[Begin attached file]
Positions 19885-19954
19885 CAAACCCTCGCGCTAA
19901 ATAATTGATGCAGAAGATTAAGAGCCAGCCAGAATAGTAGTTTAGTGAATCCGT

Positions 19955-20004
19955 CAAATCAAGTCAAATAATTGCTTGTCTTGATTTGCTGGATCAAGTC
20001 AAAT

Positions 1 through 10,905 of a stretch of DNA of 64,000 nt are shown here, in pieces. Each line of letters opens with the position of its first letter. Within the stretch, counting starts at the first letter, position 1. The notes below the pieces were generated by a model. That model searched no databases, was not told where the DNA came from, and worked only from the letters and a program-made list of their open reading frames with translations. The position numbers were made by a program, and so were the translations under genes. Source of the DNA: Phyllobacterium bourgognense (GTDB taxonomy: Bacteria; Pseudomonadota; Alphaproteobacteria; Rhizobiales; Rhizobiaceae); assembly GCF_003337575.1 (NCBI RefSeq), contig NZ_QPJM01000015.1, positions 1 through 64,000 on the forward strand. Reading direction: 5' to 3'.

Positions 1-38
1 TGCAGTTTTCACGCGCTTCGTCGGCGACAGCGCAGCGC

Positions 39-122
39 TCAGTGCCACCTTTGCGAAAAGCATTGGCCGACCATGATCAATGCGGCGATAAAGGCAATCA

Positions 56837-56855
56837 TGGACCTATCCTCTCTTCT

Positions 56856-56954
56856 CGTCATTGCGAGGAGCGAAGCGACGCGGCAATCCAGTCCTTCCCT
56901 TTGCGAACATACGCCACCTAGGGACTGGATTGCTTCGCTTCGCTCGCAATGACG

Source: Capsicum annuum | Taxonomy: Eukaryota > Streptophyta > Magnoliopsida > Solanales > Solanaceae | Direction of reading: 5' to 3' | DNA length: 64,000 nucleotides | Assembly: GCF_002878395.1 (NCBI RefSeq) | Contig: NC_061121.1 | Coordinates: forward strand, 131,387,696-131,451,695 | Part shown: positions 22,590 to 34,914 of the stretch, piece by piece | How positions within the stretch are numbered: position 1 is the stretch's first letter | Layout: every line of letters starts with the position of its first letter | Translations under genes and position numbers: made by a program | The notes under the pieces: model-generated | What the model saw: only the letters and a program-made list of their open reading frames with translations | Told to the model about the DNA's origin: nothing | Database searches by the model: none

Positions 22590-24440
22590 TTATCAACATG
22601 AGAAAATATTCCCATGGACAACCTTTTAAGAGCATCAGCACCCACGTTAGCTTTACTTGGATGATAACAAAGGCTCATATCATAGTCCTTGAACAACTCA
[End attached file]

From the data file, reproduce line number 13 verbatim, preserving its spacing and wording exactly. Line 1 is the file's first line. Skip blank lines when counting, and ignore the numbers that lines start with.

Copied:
56837 TGGACCTATCCTCTCTTCT